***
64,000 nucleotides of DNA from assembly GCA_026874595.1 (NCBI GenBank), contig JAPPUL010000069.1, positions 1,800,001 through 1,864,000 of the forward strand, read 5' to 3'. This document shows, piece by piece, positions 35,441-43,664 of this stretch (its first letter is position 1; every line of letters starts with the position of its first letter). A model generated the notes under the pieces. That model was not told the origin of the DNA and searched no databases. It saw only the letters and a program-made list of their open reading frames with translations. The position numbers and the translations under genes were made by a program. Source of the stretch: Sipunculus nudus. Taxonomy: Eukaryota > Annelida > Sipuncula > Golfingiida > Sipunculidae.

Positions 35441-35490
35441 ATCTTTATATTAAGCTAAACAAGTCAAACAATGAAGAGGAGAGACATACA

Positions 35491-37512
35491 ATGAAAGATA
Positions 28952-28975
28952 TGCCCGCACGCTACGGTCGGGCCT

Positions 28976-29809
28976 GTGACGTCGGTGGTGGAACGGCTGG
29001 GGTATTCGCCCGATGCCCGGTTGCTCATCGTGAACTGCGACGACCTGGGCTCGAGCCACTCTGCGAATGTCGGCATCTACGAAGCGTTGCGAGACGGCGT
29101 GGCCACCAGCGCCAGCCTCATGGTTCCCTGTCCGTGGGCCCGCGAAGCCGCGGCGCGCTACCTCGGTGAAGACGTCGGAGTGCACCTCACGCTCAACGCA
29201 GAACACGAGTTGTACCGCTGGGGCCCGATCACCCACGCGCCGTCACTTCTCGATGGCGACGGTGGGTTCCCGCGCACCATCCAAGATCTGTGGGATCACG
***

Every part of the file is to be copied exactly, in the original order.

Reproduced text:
64,000 nucleotides of DNA from assembly GCA_026874595.1 (NCBI GenBank), contig JAPPUL010000069.1, positions 1,800,001 through 1,864,000 of the forward strand, read 5' to 3'. This document shows, piece by piece, positions 35,441-43,664 of this stretch (its first letter is position 1; every line of letters starts with the position of its first letter). A model generated the notes under the pieces. That model was not told the origin of the DNA and searched no databases. It saw only the letters and a program-made list of their open reading frames with translations. The position numbers and the translations under genes were made by a program. Source of the stretch: Sipunculus nudus. Taxonomy: Eukaryota > Annelida > Sipuncula > Golfingiida > Sipunculidae.

Positions 35441-35490
35441 ATCTTTATATTAAGCTAAACAAGTCAAACAATGAAGAGGAGAGACATACA

Positions 35491-37512
35491 ATGAAAGATA
Positions 28952-28975
28952 TGCCCGCACGCTACGGTCGGGCCT

Positions 28976-29809
28976 GTGACGTCGGTGGTGGAACGGCTGG
29001 GGTATTCGCCCGATGCCCGGTTGCTCATCGTGAACTGCGACGACCTGGGCTCGAGCCACTCTGCGAATGTCGGCATCTACGAAGCGTTGCGAGACGGCGT
29101 GGCCACCAGCGCCAGCCTCATGGTTCCCTGTCCGTGGGCCCGCGAAGCCGCGGCGCGCTACCTCGGTGAAGACGTCGGAGTGCACCTCACGCTCAACGCA
29201 GAACACGAGTTGTACCGCTGGGGCCCGATCACCCACGCGCCGTCACTTCTCGATGGCGACGGTGGGTTCCCGCGCACCATCCAAGATCTGTGGGATCACG